Friday, May 30, 2008

I see France

I've been in the habit of crossing borders lately.

Two weekends ago, five of us rented a car and drove to the first town in France after you leave Italy.

Meet Menton.

Unbelieveably cute and charming; its full of chocolate pastries, beautiful flowers and great shopping.

Its funny that driving four hours can allow you to feel so far removed from normal life.
Kinda like driving from Dallas to Austin. It is only four hours, but they are world's apart.

Our only mission for the weekend was to relax.
Matt, Mel, Emily and (the other) Sarah were wonderful road trip buddies.
After some great retail therapy, quality beach time, and a weekend with these four--my heart was full.

We ate pain au chocolat and yummy crepes and drank cafe ole twice a day.

I was so proud of myself for using "oui" and "merci" all weekend.
And I sound so French when I mush it all together.
I patterned my speech after the chef on Little Mermaid.
"Hee hee hee, honh honh hohn"

Menton really won me over.
The residential part of the town is like an uphill maze, every corner an adorable surprise.
I mean, can I please live here?

On the second day we drove to Monaco.
You know: Grace Kelly, Monte-carlo, etc.
Well, I can see how it would be great if you married a prince and everything, but with out that Monaco was a total bust.
The only exciting part was Emily unintentially driving across the finish line of the Monte-carlo grand prix track.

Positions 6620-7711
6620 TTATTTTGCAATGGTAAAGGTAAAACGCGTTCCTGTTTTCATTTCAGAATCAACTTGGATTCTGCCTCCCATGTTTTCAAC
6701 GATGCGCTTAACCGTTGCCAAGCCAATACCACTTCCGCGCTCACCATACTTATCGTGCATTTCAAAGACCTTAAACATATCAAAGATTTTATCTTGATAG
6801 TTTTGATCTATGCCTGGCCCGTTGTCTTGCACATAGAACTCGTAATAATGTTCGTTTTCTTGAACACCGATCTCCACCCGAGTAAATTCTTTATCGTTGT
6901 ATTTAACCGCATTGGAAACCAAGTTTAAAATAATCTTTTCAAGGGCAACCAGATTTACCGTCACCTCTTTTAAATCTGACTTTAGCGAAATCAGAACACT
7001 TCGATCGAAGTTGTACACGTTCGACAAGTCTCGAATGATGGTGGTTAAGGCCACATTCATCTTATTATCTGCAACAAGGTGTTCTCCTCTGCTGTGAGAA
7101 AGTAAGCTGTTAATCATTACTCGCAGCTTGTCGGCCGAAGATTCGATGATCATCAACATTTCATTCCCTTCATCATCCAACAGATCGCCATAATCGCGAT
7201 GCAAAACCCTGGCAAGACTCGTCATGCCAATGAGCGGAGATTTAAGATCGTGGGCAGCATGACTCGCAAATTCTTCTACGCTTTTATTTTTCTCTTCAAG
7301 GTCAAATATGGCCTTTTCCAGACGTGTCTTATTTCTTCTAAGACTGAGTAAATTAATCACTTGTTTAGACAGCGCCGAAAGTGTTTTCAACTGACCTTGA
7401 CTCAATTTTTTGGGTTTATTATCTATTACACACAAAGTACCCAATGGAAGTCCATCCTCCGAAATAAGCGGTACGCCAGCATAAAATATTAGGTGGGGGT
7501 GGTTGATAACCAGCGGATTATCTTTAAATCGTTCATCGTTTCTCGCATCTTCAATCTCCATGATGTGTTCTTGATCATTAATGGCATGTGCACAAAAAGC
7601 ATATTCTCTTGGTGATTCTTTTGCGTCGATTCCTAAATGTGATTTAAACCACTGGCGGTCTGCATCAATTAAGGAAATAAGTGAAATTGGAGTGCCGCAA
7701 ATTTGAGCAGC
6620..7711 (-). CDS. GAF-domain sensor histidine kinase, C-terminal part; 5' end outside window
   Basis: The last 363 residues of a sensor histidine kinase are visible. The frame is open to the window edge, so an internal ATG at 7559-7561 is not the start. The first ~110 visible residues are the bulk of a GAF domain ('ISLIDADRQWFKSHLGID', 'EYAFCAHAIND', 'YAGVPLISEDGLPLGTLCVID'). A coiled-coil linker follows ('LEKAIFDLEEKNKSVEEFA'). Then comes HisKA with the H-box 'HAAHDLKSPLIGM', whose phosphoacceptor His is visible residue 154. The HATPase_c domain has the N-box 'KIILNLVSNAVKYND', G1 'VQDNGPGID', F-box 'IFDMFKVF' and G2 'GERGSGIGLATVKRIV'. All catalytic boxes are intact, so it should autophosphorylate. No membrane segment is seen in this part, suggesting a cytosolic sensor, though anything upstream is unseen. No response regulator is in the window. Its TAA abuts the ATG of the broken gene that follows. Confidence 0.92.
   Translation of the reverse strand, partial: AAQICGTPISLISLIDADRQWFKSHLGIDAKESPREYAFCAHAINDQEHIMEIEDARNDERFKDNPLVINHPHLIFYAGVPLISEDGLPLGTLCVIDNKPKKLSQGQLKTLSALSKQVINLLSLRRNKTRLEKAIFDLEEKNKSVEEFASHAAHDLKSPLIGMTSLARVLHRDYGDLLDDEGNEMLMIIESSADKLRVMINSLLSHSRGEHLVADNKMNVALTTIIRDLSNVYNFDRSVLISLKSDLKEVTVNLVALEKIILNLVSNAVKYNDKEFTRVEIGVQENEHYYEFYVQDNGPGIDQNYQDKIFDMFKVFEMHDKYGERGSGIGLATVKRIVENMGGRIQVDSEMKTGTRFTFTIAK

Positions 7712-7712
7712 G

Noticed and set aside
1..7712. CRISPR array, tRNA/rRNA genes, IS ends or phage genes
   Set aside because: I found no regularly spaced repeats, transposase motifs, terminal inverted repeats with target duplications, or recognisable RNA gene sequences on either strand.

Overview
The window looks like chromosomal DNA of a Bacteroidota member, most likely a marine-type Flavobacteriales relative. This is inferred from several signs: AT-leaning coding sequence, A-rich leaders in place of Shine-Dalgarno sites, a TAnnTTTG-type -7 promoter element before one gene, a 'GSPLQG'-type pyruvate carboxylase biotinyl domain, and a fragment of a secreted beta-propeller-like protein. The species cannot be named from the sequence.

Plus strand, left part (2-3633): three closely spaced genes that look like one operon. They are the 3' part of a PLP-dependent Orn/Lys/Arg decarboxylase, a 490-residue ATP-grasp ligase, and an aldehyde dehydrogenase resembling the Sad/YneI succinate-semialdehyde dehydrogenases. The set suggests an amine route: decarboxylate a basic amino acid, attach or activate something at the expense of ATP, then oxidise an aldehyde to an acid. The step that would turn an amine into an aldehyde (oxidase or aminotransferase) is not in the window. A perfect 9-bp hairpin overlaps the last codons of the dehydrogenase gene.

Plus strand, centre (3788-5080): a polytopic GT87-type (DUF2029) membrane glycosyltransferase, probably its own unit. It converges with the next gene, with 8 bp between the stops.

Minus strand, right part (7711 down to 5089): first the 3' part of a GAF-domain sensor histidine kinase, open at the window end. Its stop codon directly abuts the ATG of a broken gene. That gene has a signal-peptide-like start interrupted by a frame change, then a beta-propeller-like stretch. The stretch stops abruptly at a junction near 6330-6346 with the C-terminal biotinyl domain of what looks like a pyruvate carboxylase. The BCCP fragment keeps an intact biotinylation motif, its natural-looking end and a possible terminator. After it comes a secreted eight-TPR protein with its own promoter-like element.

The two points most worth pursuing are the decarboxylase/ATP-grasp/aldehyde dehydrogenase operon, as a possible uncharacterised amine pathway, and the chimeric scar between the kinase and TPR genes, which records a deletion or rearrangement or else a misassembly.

You can't make stuff like that up, people.

When we got back to Menton, we happened across heaven on earth.
Now all those Anthropologie lovers out there, or anyone who really likes my taste in things pay attention here.
This word will bring you much pleasure in your French travels:

It basically means "stuff."
Old stuff. VIntage, Grandma's attic.
But seriously, the Brocante store we found was the coolest European grandma's attic of all time.
I think we all gasped when we walked in.
Even Matt.

There was amazing stuff everywhere you looked.
Ceiling, floor, outside, inside, on the stairs, in the corners.
It was glorious.
I wanted to hide out and have them lock the doors on me so I could keep looking around.
Maybe not all of you will understand this feeling, but I'm telling you--it was intense happiness.
We all walked out, bags in hand, and didn't talk for a while.
We were in a pleasure coma and we wanted to stay in it.

Merci beaucoup, Frane!
Until we meet again.

Now, for those of you who follow this blog, you may be wondering about my next blog.
You've read I see London, and I see France...
Don't get freaked out: There will be nothing about underpants in the next post.

It was total coincidence that I took these two trips back to back.
I just wanted to dispel any rumors that I was going to write about underwear.
Sorry to disappoint some of you (Claire).

Monday, May 19, 2008

I see London

Last weekend I had the super fun opportunity to go to jolly ol' London with the team leaders from Rome.
Lauren and Matt made great traveling buddies and Lauren's British boyfriend Andy was the perfect guide.

The fact that I got to travel to England for the weekend blows my mind. And Ryan Air is ridiculously cheap. No leg room to speak of, but boy, do they cut the cost!
As usual, a little pictoral recap.

We started our travels in Rome.
We were very excited.

First on the list of things to do: Be American.
We loaded up on Starbucks. Hello Vanilla Latte.

And drank Dr. Pepper.
To Stinters in Italy this is like liquid gold.